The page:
I've built two diode stabilised variable frequency wien bridge oscillator circuits according to this schematic:

(source). Both are on the same stripboard and connect to a single LM324.

One of the oscillators works beautifully, the other doesn't. The oscillator which doesn't work connects to the opamp with around 3cm of shielded wire (my original stripboard layout wasn't designed for two oscillators, so this was a hack).

I have checked my breadboard around 20 times and am fairly certain I haven't just made a silly mistake in the non-functioning oscillator.

Is there a possibility that the length of these wires may be preventing the oscillation? I understand that the successful functioning of the wien bridge can be sensitive to things being *just so*, but I don't know if the inductance in shielded wire this length could be enough to stop it from working.

Unfortunately I don't know enough about electronics yet to properly troubleshoot the circuit apart from simple continuity and resistance tests. FWIW, the dual gang pot for the dud circuit is **better** matched than the functioning circuit (~1Ω vs 10Ω).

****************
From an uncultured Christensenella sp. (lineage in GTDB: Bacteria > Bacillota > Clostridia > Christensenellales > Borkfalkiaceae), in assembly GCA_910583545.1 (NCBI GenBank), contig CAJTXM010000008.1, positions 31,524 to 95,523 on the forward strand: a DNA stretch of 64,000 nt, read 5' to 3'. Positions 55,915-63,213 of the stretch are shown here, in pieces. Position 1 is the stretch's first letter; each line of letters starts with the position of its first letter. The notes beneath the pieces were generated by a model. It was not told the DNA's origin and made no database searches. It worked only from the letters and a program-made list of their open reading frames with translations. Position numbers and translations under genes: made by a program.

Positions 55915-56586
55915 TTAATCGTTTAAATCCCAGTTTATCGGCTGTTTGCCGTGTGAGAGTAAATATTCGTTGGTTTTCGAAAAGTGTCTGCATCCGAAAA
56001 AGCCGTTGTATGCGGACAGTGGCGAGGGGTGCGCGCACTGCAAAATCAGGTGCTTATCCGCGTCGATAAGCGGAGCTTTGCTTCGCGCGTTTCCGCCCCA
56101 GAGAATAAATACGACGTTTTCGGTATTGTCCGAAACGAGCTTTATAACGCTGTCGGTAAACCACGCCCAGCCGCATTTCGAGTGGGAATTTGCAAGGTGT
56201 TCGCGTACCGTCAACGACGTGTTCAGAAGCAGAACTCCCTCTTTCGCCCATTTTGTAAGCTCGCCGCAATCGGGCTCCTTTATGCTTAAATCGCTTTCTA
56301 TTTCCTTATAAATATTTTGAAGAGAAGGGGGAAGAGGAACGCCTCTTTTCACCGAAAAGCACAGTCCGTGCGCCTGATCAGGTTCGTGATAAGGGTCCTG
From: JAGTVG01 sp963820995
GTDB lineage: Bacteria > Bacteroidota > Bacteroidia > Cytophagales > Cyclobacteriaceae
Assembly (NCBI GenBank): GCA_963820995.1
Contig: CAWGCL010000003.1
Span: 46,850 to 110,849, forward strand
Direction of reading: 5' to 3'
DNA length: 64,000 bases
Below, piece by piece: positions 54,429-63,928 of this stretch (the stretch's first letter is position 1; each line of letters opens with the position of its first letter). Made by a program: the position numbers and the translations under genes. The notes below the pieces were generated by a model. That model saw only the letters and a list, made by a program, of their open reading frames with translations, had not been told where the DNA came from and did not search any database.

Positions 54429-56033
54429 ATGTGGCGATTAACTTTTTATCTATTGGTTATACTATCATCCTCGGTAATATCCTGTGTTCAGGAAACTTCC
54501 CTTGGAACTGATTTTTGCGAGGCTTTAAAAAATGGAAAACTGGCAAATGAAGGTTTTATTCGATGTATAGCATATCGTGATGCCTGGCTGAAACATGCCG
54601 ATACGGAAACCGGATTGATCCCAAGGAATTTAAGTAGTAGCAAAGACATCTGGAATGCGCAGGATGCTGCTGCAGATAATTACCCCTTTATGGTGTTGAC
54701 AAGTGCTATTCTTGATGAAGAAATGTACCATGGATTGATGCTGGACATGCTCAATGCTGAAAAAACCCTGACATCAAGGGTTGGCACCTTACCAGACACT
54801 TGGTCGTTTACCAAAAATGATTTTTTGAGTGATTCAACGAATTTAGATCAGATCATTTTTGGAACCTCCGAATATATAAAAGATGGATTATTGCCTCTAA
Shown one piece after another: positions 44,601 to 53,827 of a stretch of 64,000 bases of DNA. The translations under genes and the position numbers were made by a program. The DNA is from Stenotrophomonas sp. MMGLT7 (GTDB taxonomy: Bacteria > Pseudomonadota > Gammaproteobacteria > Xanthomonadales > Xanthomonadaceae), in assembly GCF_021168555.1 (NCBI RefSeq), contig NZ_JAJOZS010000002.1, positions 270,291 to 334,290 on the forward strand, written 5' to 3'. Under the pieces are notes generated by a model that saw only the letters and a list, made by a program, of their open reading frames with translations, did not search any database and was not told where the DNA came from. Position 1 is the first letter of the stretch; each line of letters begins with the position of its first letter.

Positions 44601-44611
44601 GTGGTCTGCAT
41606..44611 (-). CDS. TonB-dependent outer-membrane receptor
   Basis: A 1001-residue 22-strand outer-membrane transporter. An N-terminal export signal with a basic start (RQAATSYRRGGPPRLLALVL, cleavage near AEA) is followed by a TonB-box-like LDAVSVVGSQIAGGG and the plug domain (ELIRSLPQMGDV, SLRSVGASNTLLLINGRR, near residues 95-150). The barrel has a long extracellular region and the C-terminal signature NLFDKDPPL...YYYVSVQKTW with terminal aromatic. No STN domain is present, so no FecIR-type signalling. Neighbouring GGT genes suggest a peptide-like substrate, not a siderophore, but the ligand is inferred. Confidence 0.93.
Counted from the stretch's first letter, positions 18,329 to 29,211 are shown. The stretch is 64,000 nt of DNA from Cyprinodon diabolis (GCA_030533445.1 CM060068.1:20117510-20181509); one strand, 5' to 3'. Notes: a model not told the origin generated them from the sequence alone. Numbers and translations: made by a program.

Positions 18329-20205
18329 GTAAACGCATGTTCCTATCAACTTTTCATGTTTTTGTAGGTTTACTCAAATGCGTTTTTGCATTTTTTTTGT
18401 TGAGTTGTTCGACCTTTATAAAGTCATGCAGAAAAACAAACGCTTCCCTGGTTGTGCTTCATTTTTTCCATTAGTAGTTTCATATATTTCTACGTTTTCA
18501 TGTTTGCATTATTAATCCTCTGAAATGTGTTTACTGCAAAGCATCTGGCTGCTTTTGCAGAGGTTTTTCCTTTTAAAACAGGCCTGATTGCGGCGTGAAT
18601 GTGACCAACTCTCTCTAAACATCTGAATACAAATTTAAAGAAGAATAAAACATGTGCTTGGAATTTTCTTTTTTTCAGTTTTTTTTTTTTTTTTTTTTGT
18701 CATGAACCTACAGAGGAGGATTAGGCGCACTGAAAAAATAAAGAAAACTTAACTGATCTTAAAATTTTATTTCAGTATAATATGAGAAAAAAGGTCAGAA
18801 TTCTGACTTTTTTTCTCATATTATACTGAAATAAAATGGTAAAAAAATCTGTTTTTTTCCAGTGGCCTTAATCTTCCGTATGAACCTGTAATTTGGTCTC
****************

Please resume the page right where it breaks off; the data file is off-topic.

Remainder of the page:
### Update

I'm using the same power supply (two 9V batteries) for both oscillators and have connected the +9V to both circuits, as per the awful diagram below:

(the -9V and ground connections have also been made directly to the batteries in both circuits).

Is this naive? Have I now made the two oscillator circuits dependent on each other as the two 10k resistors are now connected?

## Best Answer

While this is not certain, there is a very good chance that you've been burned by resistor tolerance.

A Wein bridge oscillator requires a gain of 3 at the resonant frequency, and for your configuration that means a 2:1 (or better) ratio between R1 and (R2 + R2a). The nominal values you've got give a gain $$G = 1+\frac{R1}{R2+R2a} = 1 + \frac{4.7}{2.3} = 3.043$$ which provides a slight gain margin over your minimum of 3.

However, you've used 5% resistors, so the actual value of R1 could be as low as 4.465, and your R2/R2a could be as high as 2.415. This would give a gain of $$ G = 1 +\frac{4.465}{2.415} = 2.849$$ and this would explain your failure to oscillate.

Replacing your resistors with 1% units is a good idea, although it's still possible that the unit won't oscillate. If this happens, try removing R2a and see what happens. You might also measure your existing resistors and see just what values you really have (do it with the resistors disconnected from the circuit).